Moving towards a nuclear free future

April 23rd

Aujourd’hui the runners team a couru 28miles et les marcheurs on parcouru 12miles. Les bikers on realiser toutes la distance comme d’habitude. La journee ete tres ensoleiller mais ce soir nous attendons une tempete comme il y a 2 jours.  Nous somme arriver chez Zoe qui a une grande et tres belle maison et qui nous acceuil avec une grande generositee.

April 19th

Vigil at Three Mile Island

April 14


Day 11

My day went really well. I am one of the runners and for much of this event I have struggled with sore muscles and bones, but for the last couple of days my soreness has subsided and I’m mostly just tired. But while I am out running my old love for running has returned. Today I was reminded of what an old friend, Bob Klingler, once described running to be like. It can be like riding a horse, where you are on top of (in this case two) sturdy legs that are carrying you. You are connected to your legs but they are also separate from “you”. You are able to let go of the effort it takes and allow your mind to go wherever it needs to go. Getting to that place while running is a pleasant experience and I was able to get there today.

So my mind wandered and it went to how fortunate I feel getting to participate in this wonderful event. I know it is often difficult for the participants and we are entering the phase where we often reach a low point: roughly half way through, where the excitement of the beginning has subsided and the euphoria of nearing the end isn’t in sight yet and the predominant feeling is of exhaustion. I want to express how grateful I am for all the effort everyone with us is putting forward. We are all stretched every day to just get through the day. Everyone is doing everything asked of them and more with tolerance and generosity. It is a real pleasure to be with such a great group. I also thought about all the great people we have met along the way. All of our hosts have been so great. They (you if you are reading this and hosted us) have fed and housed us, and most importantly met with us and shared their stories and listened to ours. I just had this type of sharing with Illana, our host while we are at Manassas Church of the Brethren. We truly would not be able to pull this off without the wonderful people we meet along the way and I am eternally grateful for the leap of faith that is made to offer strangers a place to stay. Our hosts are as much a part of this event as the participants, and we carry our memories of them with us as we make our way to the NPT. I am looking forward to meeting the rest of the people whose communities we will invade and hope that their encounter with us will be as rich as I expect ours will be with them. -Jon

Day 10

This morning we said goodbye to Gem, Marcus, and Peter who are travelling up to Quebec Canada to take part in the International Uranium Conference. While we were sad to see them go it was exciting to know that they will be taking the energy and determination of the walk to the conference. They will be rejoining us in Philadelphia to share stories and join up for the final few days to New York.

Also this morning we heard from some of the Australians about what is happening to remote Aboriginal communities in Western Australia. Jeanette told us of how the government is trying to shut down remote communities by cutting off services and even their water supplies. It was good to explain the situation to our new friends in the US and we took a photo of us all to send our solidarity to everyone protesting back home. You can find out more about what’s going on at –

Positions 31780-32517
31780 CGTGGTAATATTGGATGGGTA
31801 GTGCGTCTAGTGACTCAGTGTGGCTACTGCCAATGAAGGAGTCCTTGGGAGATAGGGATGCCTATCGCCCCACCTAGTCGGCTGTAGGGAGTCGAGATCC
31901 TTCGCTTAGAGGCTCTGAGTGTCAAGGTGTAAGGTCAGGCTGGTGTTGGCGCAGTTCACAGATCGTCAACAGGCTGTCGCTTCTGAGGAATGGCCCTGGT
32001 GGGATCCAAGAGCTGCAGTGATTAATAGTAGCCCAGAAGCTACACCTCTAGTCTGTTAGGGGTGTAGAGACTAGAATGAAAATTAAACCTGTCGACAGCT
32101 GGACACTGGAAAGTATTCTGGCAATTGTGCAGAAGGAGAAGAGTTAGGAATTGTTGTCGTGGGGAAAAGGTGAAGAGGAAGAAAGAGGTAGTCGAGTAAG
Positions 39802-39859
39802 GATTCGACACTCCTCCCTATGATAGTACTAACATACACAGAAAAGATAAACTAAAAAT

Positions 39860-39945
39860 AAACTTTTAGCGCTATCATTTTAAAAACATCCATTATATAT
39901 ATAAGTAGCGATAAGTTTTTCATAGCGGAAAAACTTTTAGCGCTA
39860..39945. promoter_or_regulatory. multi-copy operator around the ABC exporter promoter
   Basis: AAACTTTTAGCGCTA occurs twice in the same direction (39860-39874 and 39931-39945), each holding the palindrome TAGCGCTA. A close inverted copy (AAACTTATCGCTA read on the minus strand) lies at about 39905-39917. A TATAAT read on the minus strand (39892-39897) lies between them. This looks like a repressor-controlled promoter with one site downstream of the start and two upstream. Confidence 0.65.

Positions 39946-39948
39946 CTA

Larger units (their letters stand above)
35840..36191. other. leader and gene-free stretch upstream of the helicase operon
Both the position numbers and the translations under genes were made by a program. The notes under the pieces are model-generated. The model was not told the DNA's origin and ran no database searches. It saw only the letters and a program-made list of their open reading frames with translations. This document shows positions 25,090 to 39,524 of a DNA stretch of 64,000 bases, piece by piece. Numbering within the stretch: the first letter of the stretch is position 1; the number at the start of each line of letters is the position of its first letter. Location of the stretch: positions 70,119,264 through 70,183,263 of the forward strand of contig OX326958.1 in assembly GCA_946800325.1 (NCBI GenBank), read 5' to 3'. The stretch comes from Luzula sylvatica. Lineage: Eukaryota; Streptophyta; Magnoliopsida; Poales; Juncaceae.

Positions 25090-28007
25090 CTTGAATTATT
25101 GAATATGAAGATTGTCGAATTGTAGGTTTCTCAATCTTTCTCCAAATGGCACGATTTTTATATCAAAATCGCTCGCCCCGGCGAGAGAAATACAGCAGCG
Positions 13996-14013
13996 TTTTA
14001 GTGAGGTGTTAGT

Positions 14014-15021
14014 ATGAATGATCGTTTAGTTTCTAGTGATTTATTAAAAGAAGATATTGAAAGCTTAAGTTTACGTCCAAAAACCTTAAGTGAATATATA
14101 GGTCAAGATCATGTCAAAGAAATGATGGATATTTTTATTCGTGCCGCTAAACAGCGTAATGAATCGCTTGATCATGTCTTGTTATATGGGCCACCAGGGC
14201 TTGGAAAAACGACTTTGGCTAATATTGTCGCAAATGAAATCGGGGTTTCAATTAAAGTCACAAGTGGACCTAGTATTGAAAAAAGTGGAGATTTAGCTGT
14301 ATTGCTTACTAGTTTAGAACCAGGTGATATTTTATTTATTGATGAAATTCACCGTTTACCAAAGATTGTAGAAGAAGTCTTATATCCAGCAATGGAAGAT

Then it was onto the road again.. A beautiful spring day, with no threat of thunderstorms this time. The bike crew was just Jim and I and we cruised along with ease. I got a bit startled by a Groundhog bustling right near the road, we were both chased by 2 little dogs and we crossed many gurgling streams and rivers. We arrived at our destination to realize that we’re at our half way point. Good work everyone! A super day all up! Over and out. Crunch.

Day 9

UPDATE 10-4-15  Lynchburg to Arrington
The day started, as always, with the haunting and beautiful mantra of Utsumi Shonin, the methodic drumming and meditative sounds to re-welcome the less devout of us into the world. We missed his counterpart, sister Denise’s usual echo of the Lotus sutra, but with 4 year-old Shae finding his place back along the walk with drum in hand and cheeky smile, we all got on the road before the grey clouds could loom darker.
The lovely Anne, Chaplain of Lynchburg College, and Susie from the Peace Education Centre joined us for the walk out of town. Meanwhile, the Australian contingent reached new heights with Jeanette from Wongi-Yamatji country (Western Australia) and Peter from Arabana mob near Kati Thanda (Lake Eyre) joining the walking crew. This now means the Aussies have full rights on accent-mockery (lucky Jon and his veHIcal, and BUdeefull days)…
Highlight as a runner – other than being chased by two dogs, attempting to follow ambiguous directions (why do y’all insist on naming streets after numbers and then doubling them up and then not naming other ones?!), and having a BUDEEfulll run through the winding backstreets of Arrington county (but what is with the NO TRESPASSING signs?!)  – it would have to be the family of 7 Menonites the others happened to park in the drive of, as they waited for me to finish my miles. This meant that as I attempted to out-run (or failing that out-growl) Dog #3, two boys in matching t-shirts raced me to the 5 mile mark. Swarms of high-pitched southern drawls excitedly explained their own exercises, rabbit’s nickname, and the Civil War re-enactment they were on their way to. Turns out the mother had lived in NZ for 15 years, and we had once again managed to defy the odds of backwater Virginia and find some folks who not only thought we were fascinating, but also liked us enough to want lots of photos with us 🙂  Perhaps Viriginia is for Lovers after all? They took off before they missed the artillery, but have promised to join us for dinner…

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Day 8

Tuesday, 7th April 2015